In 1950 Edward Nelson, then a student at the University of Chicago, asked the kind of deceptively simple question that can give mathematicians fits for decades. Imagine, he said, a graph — a collection of points connected by lines. Ensure that all of the lines are exactly the same length, and that everything lies on the plane. Now color all the points, ensuring that no two connected points have the same color. Nelson asked: What is the smallest number of colors that you’d need to color any such graph, even one formed by linking an infinite number of vertices?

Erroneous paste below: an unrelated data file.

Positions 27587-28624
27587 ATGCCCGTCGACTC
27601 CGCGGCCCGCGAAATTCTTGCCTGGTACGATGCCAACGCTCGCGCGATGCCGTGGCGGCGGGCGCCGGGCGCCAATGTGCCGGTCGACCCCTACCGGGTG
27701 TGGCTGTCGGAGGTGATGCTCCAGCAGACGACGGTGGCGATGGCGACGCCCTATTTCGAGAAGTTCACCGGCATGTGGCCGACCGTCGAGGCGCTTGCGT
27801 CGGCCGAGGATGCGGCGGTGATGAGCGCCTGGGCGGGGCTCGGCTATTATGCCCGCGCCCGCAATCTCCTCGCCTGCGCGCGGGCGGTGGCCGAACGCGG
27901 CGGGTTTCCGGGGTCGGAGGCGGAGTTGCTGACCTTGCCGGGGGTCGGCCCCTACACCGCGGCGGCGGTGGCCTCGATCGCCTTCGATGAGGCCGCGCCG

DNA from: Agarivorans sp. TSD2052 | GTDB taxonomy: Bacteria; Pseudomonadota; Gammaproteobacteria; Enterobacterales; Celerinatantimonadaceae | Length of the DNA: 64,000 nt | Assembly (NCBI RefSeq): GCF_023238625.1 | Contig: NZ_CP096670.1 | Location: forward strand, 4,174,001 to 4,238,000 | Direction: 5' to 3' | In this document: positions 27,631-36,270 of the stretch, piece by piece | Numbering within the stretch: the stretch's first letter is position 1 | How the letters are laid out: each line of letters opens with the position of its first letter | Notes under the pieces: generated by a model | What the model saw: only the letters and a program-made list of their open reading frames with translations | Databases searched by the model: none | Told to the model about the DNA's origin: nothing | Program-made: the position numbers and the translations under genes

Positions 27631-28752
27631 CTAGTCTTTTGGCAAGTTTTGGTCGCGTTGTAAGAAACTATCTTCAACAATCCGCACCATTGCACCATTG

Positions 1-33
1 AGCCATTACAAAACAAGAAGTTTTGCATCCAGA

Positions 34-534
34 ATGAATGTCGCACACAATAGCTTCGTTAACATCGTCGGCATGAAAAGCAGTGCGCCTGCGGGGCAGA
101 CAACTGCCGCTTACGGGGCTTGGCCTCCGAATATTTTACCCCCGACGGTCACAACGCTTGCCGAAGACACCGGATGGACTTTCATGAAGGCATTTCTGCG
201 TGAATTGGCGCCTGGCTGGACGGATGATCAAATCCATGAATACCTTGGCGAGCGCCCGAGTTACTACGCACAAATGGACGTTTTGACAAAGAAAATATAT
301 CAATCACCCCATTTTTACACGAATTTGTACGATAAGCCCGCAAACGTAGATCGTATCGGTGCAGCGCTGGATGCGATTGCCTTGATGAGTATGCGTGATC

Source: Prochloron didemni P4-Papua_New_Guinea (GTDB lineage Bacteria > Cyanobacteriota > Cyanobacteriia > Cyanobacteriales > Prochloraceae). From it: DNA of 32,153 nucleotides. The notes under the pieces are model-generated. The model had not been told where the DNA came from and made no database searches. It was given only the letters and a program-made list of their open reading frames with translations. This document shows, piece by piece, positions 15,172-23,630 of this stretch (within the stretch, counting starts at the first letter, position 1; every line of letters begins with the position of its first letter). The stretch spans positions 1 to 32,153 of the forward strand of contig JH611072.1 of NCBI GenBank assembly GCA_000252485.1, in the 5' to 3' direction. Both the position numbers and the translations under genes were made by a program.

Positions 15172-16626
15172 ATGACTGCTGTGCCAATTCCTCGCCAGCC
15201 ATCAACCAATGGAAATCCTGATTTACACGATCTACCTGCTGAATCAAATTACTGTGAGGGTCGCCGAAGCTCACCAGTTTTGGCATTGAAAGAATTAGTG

The problem, now known as the Hadwiger-Nelson problem or the problem of finding the chromatic number of the plane, has piqued the interest of many mathematicians, including the famously prolific Paul Erdős. Researchers quickly narrowed the possibilities down, finding that the infinite graph can be colored by no fewer than four and no more than seven colors. Other researchers went on to prove a few partial results in the decades that followed, but no one was able to change these bounds.